For someone new to gig-photographer.com, how do they get the most out of it? It’s simple, send me your photos and when they are published share it with your social media followers. If you are a keen writer and like to share your photography experiences you can write for gig-photographer.com. That can sometimes go a long way to getting your name out there and creating a name for yourself. We’ve had a few photographers have a stab at writing for the site and it’s always better when it comes directly from the person who lived through their story. I actually contribute very little to the website; everything I post comes from someone else (except the interviews). This brings it back to what I always intended – a music photography website, for music photographers, by music photographers.


What are some of the hot topics that seem to always be discussed within the group? What do you think concert photographers struggle with the most? We try to echo a lot of the trends and topics that come up in social media groups. There are also things that we have learnt during our webinars in the Q&A sessions. I also get questions sent in on email. Quite often (with the persons consent) I post the question in the hope our readers comment and contribute their opinions. A good example of this was when someone emailed in asking about how much to charge for a project they were offered. The subjects we cover tend to be things like getting paid or how much to charge, getting on a tour bus, contracts, settings, lenses, branding, social media… We cover a lot, whether it is through contributor’s articles or interviews.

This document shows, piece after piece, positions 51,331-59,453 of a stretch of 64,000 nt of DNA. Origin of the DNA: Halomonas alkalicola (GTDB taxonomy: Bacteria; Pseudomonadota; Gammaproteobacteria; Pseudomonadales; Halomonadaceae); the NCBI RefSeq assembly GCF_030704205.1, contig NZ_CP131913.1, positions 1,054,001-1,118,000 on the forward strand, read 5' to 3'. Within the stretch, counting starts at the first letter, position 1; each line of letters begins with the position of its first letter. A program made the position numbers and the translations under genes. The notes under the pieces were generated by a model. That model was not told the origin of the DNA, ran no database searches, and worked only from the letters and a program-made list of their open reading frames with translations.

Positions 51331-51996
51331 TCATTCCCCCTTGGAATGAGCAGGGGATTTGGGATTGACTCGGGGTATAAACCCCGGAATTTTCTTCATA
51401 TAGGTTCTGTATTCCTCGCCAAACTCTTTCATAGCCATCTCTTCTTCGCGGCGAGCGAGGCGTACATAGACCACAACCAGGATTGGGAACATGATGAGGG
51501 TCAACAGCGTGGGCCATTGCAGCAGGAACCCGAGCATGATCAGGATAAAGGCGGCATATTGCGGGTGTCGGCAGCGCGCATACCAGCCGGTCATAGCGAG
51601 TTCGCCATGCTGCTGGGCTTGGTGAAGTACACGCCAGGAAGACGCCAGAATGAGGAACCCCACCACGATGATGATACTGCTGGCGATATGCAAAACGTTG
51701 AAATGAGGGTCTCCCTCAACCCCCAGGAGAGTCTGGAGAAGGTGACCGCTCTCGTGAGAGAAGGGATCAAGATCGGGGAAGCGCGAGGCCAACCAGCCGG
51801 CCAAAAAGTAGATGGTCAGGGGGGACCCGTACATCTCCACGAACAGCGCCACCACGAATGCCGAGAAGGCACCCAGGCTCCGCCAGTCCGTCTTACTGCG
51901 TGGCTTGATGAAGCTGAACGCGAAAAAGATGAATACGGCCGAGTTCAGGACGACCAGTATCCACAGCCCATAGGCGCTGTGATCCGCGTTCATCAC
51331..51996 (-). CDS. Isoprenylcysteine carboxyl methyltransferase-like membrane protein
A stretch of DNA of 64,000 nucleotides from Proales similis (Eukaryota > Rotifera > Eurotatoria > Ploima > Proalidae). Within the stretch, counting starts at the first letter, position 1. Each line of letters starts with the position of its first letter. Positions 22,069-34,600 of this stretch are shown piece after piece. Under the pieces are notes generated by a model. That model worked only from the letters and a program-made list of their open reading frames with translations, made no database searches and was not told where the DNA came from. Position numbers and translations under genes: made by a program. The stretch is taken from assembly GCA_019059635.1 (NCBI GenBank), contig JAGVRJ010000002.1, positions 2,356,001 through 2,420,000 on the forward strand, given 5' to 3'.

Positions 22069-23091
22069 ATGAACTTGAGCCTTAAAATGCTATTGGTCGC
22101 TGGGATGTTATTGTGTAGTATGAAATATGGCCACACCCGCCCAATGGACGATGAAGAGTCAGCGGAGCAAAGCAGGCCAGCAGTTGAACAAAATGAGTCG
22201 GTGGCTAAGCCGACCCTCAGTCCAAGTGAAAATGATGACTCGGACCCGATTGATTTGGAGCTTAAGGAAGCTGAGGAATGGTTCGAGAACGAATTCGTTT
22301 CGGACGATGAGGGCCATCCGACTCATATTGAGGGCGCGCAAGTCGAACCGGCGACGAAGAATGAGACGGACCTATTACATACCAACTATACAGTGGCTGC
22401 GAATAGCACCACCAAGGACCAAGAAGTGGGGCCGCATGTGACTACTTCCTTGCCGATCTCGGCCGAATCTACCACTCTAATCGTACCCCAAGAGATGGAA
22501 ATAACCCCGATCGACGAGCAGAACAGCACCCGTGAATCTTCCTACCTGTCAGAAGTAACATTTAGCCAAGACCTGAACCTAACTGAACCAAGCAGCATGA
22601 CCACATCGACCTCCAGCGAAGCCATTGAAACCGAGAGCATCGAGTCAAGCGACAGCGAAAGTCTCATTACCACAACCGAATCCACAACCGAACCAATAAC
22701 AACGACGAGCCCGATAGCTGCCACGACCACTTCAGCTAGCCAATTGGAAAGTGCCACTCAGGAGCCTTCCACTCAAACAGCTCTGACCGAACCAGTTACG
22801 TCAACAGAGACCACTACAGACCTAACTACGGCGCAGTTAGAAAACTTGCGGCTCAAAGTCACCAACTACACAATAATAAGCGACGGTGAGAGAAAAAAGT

I think every area of being a music photographer is difficult to get your head around when you get started, and when you do get going there are even more questions, like licensing, getting paid and making the leap to go professional etc. The problem with a lot of music photographers is that they weren’t professional photographers before they went into music photography. They have no experience of standard professional photography practices, like how to price up a job, licensing, copyright etc – so the areas around going pro are always a big topic.


If you could ask your community of gig-phtogorapher.com one thing and get an answer from all of them, what would that question be? That is a hard question to answer. I think it would be something about monetising. As I said earlier, I do all this off my own back and in my own time – which I know makes gig-photographer.com suffer sometimes when photos don’t get posted straight away. I set up a merchandise store and occasionally post affiliate links but these have been slow burners and unfortunately we have only sold a few bits of merch. The merchandise is done through Spreadshirt so the commissions are very low in order to make the items a decent price. I would love to be able to generate some revenue so I can get some help with running gig-photographer.com. I don’t pay any of the contributions to the site so everyone does this for free, so I’ve always struggled to find the right way of generating some revenue that doesn’t put people off contributing. It’s a tricky one, so I guess my question would be to ask how our contributors feel about me including more monetising elements into the site – what would they be comfortable with and what wouldn’t they be happy about. I’m not intending putting big banner ads on the site because that wouldn’t be right. But I wonder if some areas of the site could be sponsored by a photography brand, like the interviews for example.